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Author Topic: What determines amplifier wattage?  (Read 2976 times)


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What determines amplifier wattage?
« on: October 10, 2008, 05:11:01 PM »
I know different valves have different maximum wattage outputs but what else determines the wattage?
I've seen many single ended amps with the same valve (EL34, for example) where the wattage ranges from about 7 to 12W. 

Also push-pull amps with 2 EL84 shown as between 12W and 18W.

So, if I had a single ended amp and knew the wattage with , say, a 6L6, could I determine the wattage with an EL34, without measurement?


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Re: What determines amplifier wattage?
« Reply #1 on: October 10, 2008, 06:21:03 PM »
I think the biggest change comes from the way of biasing the valve(s).  Cathode biasing gives less power than fixed biasing, and a different feel to the power section.


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Re: What determines amplifier wattage?
« Reply #2 on: October 11, 2008, 12:35:39 AM »
cathode versus fixed bias will change the efficiency of the output section - you get more headroom and wattage from a fixed bias amp.

the plate voltage also has a part to play - if you ever try an early 70s 50w Marshall head, they have a lower than average plate voltage (around 350v) and therefore break up really easy, with a thick tone but not that loud for a 50w amp.

lastly, the primary Z of the output transformer will affect the wattage (imo).  a classic example of this is the JTM45 where the KT66s are run at a higher primary Z than they'd like to see as per the data sheets.  this results in only around 35w from a pair of KT66s which could easily push out 50w run into the correct load.


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Re: What determines amplifier wattage?
« Reply #3 on: October 11, 2008, 10:10:20 AM »
Actually, the biggest variation is more to do with which version of power measurement the amp manufacturer uses or claims to have used.
There are different ways, and the range of difference can be huge. No method is invalid, including just estimating, as the definiton of "output power" for an amp is a bit nebulous.
Maximum clean power? Or fully clipped? Measured where? Measured with what? Which was calibrated when? And so on.
The most used method is to put a scope on the output from the output transformer, and measure the RMS AC voltage of a sine wave, just before it clips. Square this value then divide it by the nominal impedance of the load and that's your maximum clean power.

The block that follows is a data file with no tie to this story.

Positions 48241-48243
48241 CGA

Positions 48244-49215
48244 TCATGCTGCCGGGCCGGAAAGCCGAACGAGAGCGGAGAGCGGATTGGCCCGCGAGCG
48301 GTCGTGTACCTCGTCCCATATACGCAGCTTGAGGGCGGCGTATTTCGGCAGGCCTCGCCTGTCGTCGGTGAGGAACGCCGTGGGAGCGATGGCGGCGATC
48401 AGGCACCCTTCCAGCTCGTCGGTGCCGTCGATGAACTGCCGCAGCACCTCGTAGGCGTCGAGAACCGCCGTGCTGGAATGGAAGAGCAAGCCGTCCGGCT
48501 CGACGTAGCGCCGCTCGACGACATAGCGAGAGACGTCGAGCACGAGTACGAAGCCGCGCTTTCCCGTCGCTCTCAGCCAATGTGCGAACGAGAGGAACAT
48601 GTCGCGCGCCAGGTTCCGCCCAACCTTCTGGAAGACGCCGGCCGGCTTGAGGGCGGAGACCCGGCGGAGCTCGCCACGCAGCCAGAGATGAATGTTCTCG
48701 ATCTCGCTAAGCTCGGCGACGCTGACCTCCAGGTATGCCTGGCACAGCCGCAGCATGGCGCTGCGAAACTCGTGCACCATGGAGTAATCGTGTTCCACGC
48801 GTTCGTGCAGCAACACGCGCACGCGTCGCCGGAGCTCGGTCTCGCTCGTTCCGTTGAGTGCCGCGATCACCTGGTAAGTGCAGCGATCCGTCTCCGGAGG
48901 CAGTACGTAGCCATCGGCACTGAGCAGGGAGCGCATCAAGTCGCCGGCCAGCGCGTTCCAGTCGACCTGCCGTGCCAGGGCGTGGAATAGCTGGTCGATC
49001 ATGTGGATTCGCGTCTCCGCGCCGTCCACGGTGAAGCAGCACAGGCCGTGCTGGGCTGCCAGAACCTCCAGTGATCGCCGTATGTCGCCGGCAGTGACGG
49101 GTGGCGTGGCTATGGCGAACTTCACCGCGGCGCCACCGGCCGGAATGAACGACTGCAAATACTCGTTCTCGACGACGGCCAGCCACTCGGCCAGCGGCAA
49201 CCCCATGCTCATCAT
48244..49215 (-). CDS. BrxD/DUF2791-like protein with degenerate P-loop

Of course this is artificial in several respects; guitars don't put out sine waves, impedance is not fixed but varies with frequency, the OT is not the end of the system (the speaker is a further element, being a transducer of varying efficiency) and so on.

So you can see it's a minefield. Each power claim should be accompanied by a lengthy description of how the mesurement was taken for it to have any validity.
« Last Edit: October 11, 2008, 11:57:06 AM by martinw »
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Re: What determines amplifier wattage?
« Reply #4 on: October 11, 2008, 11:50:49 AM »
I think I knew there would be no simple answer when I asked the question!

Perhaps a more useful indication of amp power would be the clean and maximum SPL at 30 paces (or somthing a little more scientific and standardised).


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Re: What determines amplifier wattage?
« Reply #5 on: October 13, 2008, 09:53:14 PM »
I suspect most amplifier wattages are determined by what sounds good to the marketing department, ie more watts = more sales.

The "standard" way amplifiers are measured is power delivered into a resistive load using a sine wave input (usually a 1 kHz) with a defined level of THD. It is important to use a resistive load as a reactive load, such as a speaker, will cause a phase difference between the current and voltage waveforms which complicates the power calculation.

Measure a few amps like this and you will find that many of the rated wattages are either a) not measured like this, or b) very optimistic!

The final wattage of an amp will also be determined by the B+ voltage and impedance matching (as explained above). A pair of EL84s run at class A with a B+ of 250 V into the correct load will give about 12 W maximum before clipping. Running the same valves in class AB with a higher B+ say 380 V with fixed bias and you probably get around 16-18 W.

Ultimately all this is fairly arbitrary, and you are best to make a judgement on an amp based on whether is works for you rather than trying to aquire a nominal wattage.